Rekindling the Kampung Spirit amidst Covid-19
By Lim Yun Hui, Associate Commentary Editor
The two-month long circuit breaker measures have erased the once familiar sights and sounds - children’s laughter and screams, couples and elderly gathering in void decks, people running and cycling. Yet, it is unlikely that such ‘normal’ state of affairs we have long taken for granted, will return anytime soon as the Singapore government has announced that the transition phase is going to take a few more months.
Neighbourhoods that were once filled with activities and energy have quieten down. As common areas remain empty, have Singapore’s vibrant communities and neighbourhoods similarly died down?
The Convergence spoke to two Singaporeans heading community initiatives to gather their views on how Covid-19 and the circuit breaker has impacted life in communities.
The Silver Linings
Before Covid-19 struck, co-founder of Friendzone.sg (Friendzone), Ms Grace Ann Chua, hosted gatherings in neighbourhoods for young adults to connect over meaningful conversation. These meet-ups, usually consisting of 25 participants, were held in accessible neighbourhood spaces like HDB pavilions.
Ms Chua explained that Friendzone as a social enterprise designs and hosts community building experiences among youths. “(It) offers opportunities for youths to meet and exchange perspectives that builds trust and encourages future exchange,” said the 26 year-old.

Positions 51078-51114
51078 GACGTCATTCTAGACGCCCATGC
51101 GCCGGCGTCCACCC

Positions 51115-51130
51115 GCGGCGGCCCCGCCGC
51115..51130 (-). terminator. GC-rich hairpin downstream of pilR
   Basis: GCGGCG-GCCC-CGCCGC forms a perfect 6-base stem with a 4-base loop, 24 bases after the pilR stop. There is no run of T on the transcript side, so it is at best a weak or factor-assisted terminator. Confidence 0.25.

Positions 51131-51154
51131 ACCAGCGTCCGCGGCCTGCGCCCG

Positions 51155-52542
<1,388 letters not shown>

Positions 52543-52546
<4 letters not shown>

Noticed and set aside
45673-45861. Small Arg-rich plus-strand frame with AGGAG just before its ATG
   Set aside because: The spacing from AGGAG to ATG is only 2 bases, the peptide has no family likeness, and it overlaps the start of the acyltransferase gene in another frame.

However, during the circuit breaker, physical meet-ups were axed. This did not stop her team from carrying out Friendzone’s mission online. Ms Chua shared that the greatest benefit of turning to online platforms has been the ability to scale up Friendzone’s events and impact.
Within the first 3 weeks of circuit breaker, Friendzone organised 18 virtual meet-ups that covered most neighbourhoods across Singapore. Before the circuit breaker, they had only been able to hold events in 3 neighbourhoods due to the high logistical, manpower and marketing costs.
Similarly, another community-centric initiative SG Assist - a mobile application that connects volunteers and beneficiaries in the same neighbourhood, has seen a surge in volunteers during the circuit breaker period.
Its co-founder and Chief Operation Officer, Mr Adrian Tan, expressed disappointment over the cancellation of previously planned physical programmes, but he was glad that there was now a stronger commitment on community care.
The circuit breaker had brought to light the plight of vulnerable populations within Singapore. In just two months, AWARE announced on their social media pages that calls related to domestic violence had reached 1215, the highest recorded in the hotline’s 29 year history.
“More than ever, (because of the COVID-19 situation) Singaporeans are now realising just how many people need help,” said Mr Tan.
Many social service workers in professional agencies and non profit organisations have raised their concerns to the government and appealed to the public for help. Calls for more funding, volunteers and in-kind donations have been met with an equally resounding response from Singapore society.